June 2013
Volume 54, Issue 15
Free
ARVO Annual Meeting Abstract  |   June 2013
Effects of patient traits on physician-predicted low vision outcomes
Author Affiliations & Notes
  • Tiffany Chan
    Ophthalmology, Johns Hopkins University School of Medicine, Baltimore, MD
  • Robert Massof
    Ophthalmology, Johns Hopkins University School of Medicine, Baltimore, MD
  • Judith Goldstein
    Ophthalmology, Johns Hopkins University School of Medicine, Baltimore, MD
  • Footnotes
    Commercial Relationships Tiffany Chan, None; Robert Massof, None; Judith Goldstein, None
  • Footnotes
    Support None
Investigative Ophthalmology & Visual Science June 2013, Vol.54, 2783. doi:
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      Tiffany Chan, Robert Massof, Judith Goldstein, ; Effects of patient traits on physician-predicted low vision outcomes. Invest. Ophthalmol. Vis. Sci. 2013;54(15):2783.

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      © ARVO (1962-2015); The Authors (2016-present)

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Abstract

Purpose: We reported that physicians’ ability to predict the success of low vision rehabilitation (LVR), relative to patient-reported outcomes, is no better than chance. This study determines if patients’ traits influence ratings physicians provide and if those traits affect patient-reported outcomes.

Methods: The Activity Inventory (AI), a self-report visual function questionnaire, was administered pre and post-LVR to 270 low vision patients served by 28 LVR centers that participated in a collaborative study. The physical component of the SF-36, GDS, and TICS also were administered pre-LVR to measure physical capability, depression and cognitive status. Following patient evaluation, 38 LVR physicians estimated the probability of outcome success (POS) on a scale of 0 to 100% for each of their patients, using their own criteria for success.The POS ratings and change in functional ability, based on Rasch analysis of AI responses, were used to assess the effects of patients’ baseline traits on predicted and patient-reported outcomes. The distributions of SF-36 physical functioning, GDS, and TICS measures were divided into quartiles and visual acuity (VA) was categorized by severity. Analysis of variance was performed with POS and change in functional ability as the dependent variables and the quartiles for each trait serving as factors.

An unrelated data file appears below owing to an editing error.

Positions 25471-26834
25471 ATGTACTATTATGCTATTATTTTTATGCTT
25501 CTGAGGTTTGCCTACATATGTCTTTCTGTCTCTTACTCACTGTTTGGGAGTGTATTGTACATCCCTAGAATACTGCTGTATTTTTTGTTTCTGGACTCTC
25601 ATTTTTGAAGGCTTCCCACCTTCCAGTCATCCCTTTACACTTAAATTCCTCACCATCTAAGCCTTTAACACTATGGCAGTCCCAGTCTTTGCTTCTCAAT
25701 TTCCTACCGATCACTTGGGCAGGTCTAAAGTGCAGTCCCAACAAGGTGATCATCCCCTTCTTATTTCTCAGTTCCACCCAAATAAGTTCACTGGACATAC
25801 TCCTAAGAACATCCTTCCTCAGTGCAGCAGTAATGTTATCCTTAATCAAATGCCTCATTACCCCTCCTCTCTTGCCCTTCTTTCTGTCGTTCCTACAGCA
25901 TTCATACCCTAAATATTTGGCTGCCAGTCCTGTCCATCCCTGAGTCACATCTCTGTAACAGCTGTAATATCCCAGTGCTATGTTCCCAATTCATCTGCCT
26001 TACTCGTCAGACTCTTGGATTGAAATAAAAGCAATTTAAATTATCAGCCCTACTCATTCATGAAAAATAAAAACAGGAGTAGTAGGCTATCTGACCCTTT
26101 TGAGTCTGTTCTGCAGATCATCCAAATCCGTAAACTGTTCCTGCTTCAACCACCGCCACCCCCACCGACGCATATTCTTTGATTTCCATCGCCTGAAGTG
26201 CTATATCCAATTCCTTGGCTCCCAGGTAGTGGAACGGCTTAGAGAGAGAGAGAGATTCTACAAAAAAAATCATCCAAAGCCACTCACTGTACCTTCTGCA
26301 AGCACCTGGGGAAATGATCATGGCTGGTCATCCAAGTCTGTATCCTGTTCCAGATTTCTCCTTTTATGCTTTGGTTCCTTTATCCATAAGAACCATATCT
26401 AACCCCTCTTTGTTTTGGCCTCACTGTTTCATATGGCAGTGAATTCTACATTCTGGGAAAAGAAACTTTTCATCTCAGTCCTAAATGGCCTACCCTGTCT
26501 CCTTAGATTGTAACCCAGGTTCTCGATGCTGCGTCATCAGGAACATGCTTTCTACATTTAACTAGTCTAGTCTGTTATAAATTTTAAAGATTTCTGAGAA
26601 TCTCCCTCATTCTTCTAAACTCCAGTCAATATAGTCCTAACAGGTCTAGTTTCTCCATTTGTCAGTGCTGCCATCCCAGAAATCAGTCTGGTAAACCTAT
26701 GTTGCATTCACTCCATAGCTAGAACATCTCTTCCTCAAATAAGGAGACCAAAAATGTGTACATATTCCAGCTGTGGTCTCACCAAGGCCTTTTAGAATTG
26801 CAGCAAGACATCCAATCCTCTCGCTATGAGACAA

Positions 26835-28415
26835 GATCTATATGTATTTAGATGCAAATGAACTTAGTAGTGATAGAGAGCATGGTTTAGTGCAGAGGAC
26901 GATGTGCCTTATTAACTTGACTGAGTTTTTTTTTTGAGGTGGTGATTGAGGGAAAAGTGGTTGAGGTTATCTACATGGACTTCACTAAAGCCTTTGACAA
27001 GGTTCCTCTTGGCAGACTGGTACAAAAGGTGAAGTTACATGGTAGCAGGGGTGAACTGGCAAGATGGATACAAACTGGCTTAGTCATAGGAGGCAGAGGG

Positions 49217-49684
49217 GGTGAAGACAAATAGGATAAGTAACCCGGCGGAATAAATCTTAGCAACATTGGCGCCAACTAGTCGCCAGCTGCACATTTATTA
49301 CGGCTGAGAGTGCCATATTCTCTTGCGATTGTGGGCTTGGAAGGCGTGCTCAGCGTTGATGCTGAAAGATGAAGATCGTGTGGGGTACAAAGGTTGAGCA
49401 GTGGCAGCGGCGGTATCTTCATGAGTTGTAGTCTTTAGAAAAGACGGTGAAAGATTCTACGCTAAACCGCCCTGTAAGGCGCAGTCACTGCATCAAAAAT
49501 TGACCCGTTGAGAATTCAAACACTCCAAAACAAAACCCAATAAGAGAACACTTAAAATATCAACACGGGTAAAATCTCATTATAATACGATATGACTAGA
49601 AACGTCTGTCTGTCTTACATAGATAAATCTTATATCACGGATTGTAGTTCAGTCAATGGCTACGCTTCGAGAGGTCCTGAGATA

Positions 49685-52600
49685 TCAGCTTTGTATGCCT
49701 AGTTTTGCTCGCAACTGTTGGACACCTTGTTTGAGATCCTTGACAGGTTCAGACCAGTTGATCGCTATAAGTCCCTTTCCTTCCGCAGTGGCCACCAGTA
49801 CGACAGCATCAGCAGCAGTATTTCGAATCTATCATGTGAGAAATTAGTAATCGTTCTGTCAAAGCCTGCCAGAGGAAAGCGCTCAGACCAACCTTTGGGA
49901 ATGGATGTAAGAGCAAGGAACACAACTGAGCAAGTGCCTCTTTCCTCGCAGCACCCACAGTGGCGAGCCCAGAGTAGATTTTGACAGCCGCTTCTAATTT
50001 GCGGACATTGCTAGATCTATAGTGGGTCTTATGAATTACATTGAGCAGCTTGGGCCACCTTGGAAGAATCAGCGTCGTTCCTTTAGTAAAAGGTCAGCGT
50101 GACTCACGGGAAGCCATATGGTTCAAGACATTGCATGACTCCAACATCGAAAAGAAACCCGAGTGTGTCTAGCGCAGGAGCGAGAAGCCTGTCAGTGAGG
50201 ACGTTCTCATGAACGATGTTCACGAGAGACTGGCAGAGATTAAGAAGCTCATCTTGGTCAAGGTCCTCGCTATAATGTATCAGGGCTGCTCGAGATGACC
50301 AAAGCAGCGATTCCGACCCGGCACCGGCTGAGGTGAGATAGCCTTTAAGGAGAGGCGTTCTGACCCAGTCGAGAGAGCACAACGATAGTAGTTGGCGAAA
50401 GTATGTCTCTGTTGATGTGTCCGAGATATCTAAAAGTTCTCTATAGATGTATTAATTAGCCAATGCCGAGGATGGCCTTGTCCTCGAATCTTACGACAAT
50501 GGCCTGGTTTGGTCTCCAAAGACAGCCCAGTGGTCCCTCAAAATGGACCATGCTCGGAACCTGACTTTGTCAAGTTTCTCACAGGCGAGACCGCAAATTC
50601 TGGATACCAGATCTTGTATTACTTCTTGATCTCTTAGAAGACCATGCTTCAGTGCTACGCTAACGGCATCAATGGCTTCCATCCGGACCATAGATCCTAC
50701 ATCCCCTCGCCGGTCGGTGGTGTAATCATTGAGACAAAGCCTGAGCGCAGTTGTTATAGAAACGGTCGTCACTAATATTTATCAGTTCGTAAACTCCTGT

Results: Baseline traits with significant effects on POS are: physical functioning (p=0.003), cognitive state (p=0.001), visual acuity (p<0.001), and baseline functional ability (p= 0.005). Depressed mood, age, gender, and number of symptomatic co-morbidities have no significant effect on the POS. Only pre-LVR functional ability (p=0.001) has a significant effect on changes in functional ability, none of the other traits has a significant effect.

Conclusions: Physicians’ predictions of LVR outcomes appear to be driven by patient’s physical ability, cognitive functioning, VA, and baseline visual function - information physicians acquire from the patient’s history and examination. However, none of these traits, except baseline functional ability, is predictive of changes in functional ability. Although physicians appear to be using reasonable information about the patient’s state to estimate rehabilitation potential, the baseline traits selected are not reliable predictors of patient outcomes, therefore LVR physician predictions of successful outcomes are no better than chance.

Keywords: 584 low vision • 672 reading • 462 clinical (human) or epidemiologic studies: outcomes/complications  
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